1. Expert Q&A: Protecting a person with dementia from financial abuse - Weds 26 June, 3:30-4:30 pm

    Financial abuse can have serious consequences for a person with dementia. Find out how to protect a person with dementia from financial abuse.

    Sam, our Knowledge Officer (Legal and Welfare Rights) is our expert on this topic. She will be here to answer your questions on Wednesday 26 June between 3:30 - 4:30 pm.

    You can either post questions >here< or email them to us at talkingpoint@alzheimers.org.uk and we'll answer as many as we can on the day.

outstanding loan to large bank/ care home fees Which has precedence.

Discussion in 'Legal and financial issues' started by jack sprat, Nov 26, 2015.

  1. jack sprat

    jack sprat Registered User

    Nov 26, 2015
    My mum went into a care home 2012 and i eventually sought deputyship for her 2014. she was self funding, because of the family home.
    It became apparent that since she went into the home Ken(husband) was getting into financial difficulties ( Mums pension and attendance allowance now paying care home fees).
    On investigation i discovered a bank loan (high interest rate) in my mothers name, taken out in 2007, 2 yrs after my mother was diagnosed with Alzheimer's (obviously she could not have instigated this, nor understood what it was about)
    The bank disagreed , when i asked for it to be investigated and outstanding balance quashed.
    i have since contacted the FOS who found against my mother and in favor of the bank.
    Does anyone have any concrete advice about where to go from here.
    I am reluctant to accept this finding, i feel very strongly that banks should be more sensible when dealing with vulnerable elderly people and should ensure they are not sold financial packages they cannot guarantee sustaining.
  2. fizzie

    fizzie Registered User

    Jul 20, 2011
    I am amazed that the bank can justify a loan to someone with Alzheimer's post diagnosis. I thought that if the person did not have capacity then they cannot be liable. There must be some legal recourse on this but i think your only option would be to take the Bank to Court. I wonder if someone would take it on on a no win no fee basis.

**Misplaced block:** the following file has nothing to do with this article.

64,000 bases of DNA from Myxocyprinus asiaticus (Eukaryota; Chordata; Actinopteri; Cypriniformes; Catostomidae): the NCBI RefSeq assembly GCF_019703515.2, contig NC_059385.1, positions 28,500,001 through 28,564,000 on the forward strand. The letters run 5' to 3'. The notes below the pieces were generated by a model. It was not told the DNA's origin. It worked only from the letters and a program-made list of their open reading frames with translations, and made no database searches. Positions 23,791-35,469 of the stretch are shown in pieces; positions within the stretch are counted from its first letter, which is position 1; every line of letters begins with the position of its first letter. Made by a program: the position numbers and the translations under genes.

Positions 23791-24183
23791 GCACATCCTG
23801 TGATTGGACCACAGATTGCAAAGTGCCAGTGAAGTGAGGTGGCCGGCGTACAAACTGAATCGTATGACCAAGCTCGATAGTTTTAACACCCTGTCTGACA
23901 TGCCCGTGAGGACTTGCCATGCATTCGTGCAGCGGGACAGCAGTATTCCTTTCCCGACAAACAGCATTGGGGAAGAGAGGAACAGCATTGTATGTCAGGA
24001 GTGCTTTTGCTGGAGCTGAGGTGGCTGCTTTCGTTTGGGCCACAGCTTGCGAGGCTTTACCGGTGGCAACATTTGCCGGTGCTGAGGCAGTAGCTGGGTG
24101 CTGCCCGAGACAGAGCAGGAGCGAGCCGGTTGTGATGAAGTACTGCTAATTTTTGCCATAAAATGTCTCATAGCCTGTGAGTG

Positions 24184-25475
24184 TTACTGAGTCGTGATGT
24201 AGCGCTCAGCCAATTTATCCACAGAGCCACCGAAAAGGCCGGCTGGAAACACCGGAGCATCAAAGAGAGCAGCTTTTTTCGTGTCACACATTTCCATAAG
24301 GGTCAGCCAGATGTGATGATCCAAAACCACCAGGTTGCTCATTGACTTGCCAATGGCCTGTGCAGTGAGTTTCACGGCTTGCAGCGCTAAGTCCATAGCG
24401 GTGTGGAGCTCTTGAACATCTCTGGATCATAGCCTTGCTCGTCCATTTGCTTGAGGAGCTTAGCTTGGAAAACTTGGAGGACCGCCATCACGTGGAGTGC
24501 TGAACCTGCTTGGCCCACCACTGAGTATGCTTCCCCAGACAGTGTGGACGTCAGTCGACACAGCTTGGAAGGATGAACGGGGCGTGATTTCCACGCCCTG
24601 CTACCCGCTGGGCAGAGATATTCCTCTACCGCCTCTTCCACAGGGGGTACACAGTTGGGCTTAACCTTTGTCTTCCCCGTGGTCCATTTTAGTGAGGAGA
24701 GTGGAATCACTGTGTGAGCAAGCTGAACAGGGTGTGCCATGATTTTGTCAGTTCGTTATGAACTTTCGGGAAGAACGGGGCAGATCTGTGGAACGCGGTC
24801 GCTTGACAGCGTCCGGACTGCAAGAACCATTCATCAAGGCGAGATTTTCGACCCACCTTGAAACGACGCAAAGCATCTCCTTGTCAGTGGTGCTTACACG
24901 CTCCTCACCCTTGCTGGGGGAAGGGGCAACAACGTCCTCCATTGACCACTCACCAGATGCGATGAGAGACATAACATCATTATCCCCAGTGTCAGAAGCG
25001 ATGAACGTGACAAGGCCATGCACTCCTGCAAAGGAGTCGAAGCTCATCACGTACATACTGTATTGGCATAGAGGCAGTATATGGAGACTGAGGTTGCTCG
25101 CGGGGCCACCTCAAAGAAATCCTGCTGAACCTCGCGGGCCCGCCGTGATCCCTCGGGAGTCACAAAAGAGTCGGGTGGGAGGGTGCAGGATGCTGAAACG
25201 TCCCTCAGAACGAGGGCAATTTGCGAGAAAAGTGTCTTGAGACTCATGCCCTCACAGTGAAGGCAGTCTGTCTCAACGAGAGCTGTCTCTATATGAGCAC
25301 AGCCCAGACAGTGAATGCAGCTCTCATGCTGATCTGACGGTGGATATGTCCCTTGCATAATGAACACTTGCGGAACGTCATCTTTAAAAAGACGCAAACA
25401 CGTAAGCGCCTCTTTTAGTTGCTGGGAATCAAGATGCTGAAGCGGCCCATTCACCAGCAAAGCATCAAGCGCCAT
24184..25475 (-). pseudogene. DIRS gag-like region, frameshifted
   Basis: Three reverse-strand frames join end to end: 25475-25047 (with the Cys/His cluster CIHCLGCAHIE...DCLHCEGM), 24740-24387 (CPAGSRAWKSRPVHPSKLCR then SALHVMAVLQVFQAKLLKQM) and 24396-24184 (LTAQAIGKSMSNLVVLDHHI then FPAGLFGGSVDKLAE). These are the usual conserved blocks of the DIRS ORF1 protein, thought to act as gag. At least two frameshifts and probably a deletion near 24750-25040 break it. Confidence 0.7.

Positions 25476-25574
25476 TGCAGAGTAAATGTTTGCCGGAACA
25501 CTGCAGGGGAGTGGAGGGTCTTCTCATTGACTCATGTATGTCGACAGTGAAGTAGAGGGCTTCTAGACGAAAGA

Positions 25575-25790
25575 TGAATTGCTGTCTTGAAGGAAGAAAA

have a look at this

    there is another thread on here too

    someone else will probably have direct experience of this

    Did the FOS give you a final decision or was this initial findings - if the latter you can go back to them
  3. nitram

    nitram Registered User

    Apr 6, 2011
    North Manchester
    You need legal advise.
    My first step would be to try and a get professional medical statement that you mum did not have capacity at the time the loan document was signed.
    Was it signed at the bank or elsewhere?
  4. sleepless

    sleepless Registered User

    Feb 19, 2010
    The Sweet North
    But is it the case that a diagnosis automatically means the person lacks capacity?
    Surely not.
    Or we would not hear so many accounts on here of vulnerable people being left in dire straits because according to some professional 'they have capacity to make decisions'.

    Close family had no idea about my OH's diagnosis and didn't even suspect he had dementia when I told them three years later, so how would someone know if they were meeting them for the first time?

    Yet another Dementia Dilemma.
  5. sleepless

    sleepless Registered User

    Feb 19, 2010
    The Sweet North
    Just to add -- I agree that banks are (and certainly were leading up to the credit crunch) not careful enough when lending large sums. They surely should require proof of income to show that the repayments are able to be met. I wonder did they do this in your mother's case?
  6. LynneMcV

    LynneMcV Volunteer Moderator

    May 9, 2012
    south-east London
    It is difficult isn't it?

    The question is whether or not the diagnosis confirmed lack of capacity or not. My husband was diagnosed in May 2012 but he had capacity. He went on to make a will and to agree POA for myself and our grown up children over his finance and property affairs. The POA was registered straightaway. It wasn't because he lacked capacity, he knew exactly what he wanted to do with the money - what he needed was people to sort out the process for him because that was the bit he struggled with - so at his request we put money in an ISA, some in premium bonds and some in savings.

    Some 3.5yrs after diagnosis he still has as big a say as ever in the finances and I manage our financial affairs as best I can, taking his wishes into consideration as far as possible.

    Just prior to diagnosis my husband took out a large loan in his name via the bank. Yes, he would have had dementia at that point but I can't claim that he lacked capacity given the fact that he made several major decisions post diagnosis - and continues to do so.

    I have since paid off the loan and I'd be lying to say that it doesn't rankle with me that he asked for the loan (and was given it) in the first place - but then everybody makes unwise choices in life.

    I do hope that your mother's situation is resolved satisfactorily, I know how horrible it is to have this kind of thing looming overhead all the time.
  7. fizzie

    fizzie Registered User

    Jul 20, 2011
    That is true you are quite right, my bad, of course diagnosis doesn't mean lack of capacity,not thinking straight sorry. It should mean that there ought to be some kind of warning flags raised though

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